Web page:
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Type: Journal article
Title: Leveraging the value of conservation physiology for ecological restoration
Author: Tomlinson, S.
Tudor, E.P.
Turner, S.R.
Cross, S.
Riviera, F.
Stevens, J.
Valliere, J.
Lewandrowski, W.
Citation: Restoration Ecology, 2022; 30(Suppl. 1):e13616-1-e13616-11
Publisher: Wiley
Issue Date: 2022
ISSN: 1061-2971
Statement of
Sean Tomlinson, Emily P. Tudor, Shane R. Turner, Sophie Cross, Fiamma Riviera, Jason Stevens, Justin Valliere, Wolfgang Lewandrowski
Abstract: The incorporation of conservation physiology into environmental management, particularly ecological restoration, is underutilized,despite the capacity of such approaches to discern how populations respond to the challenges of unpredictable and potentially inhospitable environments. We explore several examples where detailed mechanistic understanding of the physiological constraints of keystone and foundational species, ecological service providers such as insect pollinators, and species of conservation concern has been used to optimize the return of these species to landscapes following the cessation of mineral extraction. Using such data can optimize the rapid return of functioning ecosystems during restoration or increase the conservation value of restoration by returning insurance populations of threatened species. Integrating this level of mechanistic understanding with fine-resolution spatial data in the form of biophysical modeling can help plan recovery and identify targets that can subsequently be used in assessing restoration success, particularly in situations that require substantial investment over long periods, such as post-mining restoration.There is growing recognition of the valuable insights offered by conservation physiology to broader practice and policy development, and there have been substantial technical developments in conservation physiology leading up to and into the twenty-first century as a result. The global challenge facing restoration ecology has, however, also grown in that time. Rapidly and efficiently meeting ambitious global restoration objectives will require a targeted approach, and we suggest that the application of physiological data will be most strategic for rare species, keystone species, and ecosystem service providers more broadly.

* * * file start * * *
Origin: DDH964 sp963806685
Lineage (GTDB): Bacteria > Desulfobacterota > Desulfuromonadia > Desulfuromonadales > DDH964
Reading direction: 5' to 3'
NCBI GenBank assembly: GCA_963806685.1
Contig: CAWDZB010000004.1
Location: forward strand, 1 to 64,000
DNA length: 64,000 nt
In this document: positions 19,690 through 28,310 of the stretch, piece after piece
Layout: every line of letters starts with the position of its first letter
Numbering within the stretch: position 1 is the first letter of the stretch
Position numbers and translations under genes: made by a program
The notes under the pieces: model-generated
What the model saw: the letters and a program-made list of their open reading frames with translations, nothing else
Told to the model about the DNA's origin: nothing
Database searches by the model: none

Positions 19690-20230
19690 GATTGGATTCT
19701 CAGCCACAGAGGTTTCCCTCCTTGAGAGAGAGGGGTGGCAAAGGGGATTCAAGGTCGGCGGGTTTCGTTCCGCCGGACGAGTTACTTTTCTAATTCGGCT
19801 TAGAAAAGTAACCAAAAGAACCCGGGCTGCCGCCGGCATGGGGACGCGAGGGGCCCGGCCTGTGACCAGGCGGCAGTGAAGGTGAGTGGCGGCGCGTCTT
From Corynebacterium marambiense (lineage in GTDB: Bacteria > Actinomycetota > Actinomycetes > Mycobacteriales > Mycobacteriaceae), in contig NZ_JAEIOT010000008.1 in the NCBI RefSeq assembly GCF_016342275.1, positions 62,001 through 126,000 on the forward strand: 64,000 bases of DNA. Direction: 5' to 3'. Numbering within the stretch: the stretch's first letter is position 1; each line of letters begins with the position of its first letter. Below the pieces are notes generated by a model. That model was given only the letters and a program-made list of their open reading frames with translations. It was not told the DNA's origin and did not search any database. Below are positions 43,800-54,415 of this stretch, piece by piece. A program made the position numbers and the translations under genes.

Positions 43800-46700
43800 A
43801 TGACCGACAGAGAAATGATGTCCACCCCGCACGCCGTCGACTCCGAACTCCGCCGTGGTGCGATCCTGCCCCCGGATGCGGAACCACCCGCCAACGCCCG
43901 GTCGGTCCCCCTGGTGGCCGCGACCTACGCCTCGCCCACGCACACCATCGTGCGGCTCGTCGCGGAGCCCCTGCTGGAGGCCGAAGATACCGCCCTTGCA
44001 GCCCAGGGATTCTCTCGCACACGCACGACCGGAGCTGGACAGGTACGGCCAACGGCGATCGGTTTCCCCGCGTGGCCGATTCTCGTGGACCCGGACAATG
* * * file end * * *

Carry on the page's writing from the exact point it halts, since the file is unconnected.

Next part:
Keywords: animal physiology; biodiversity; ecological restoration; ecophysiology;ex situ conservation; gene-banking;in situ conservation; niche modeling
Description: First published: 12 December 2021
Rights: © 2021 The Authors. Restoration Ecology published by Wiley Periodicals LLC on behalf of Society for Ecological Restoration. This is an open access article under the terms of the Creative Commons Attribution- NonCommercial-NoDerivs License, which permits use and distribution in any medium, provided the original work is properly cited, the use is non-commercial and no modifications or adaptations are made.
DOI: 10.1111/rec.13616
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Appears in Collections:Zoology publications

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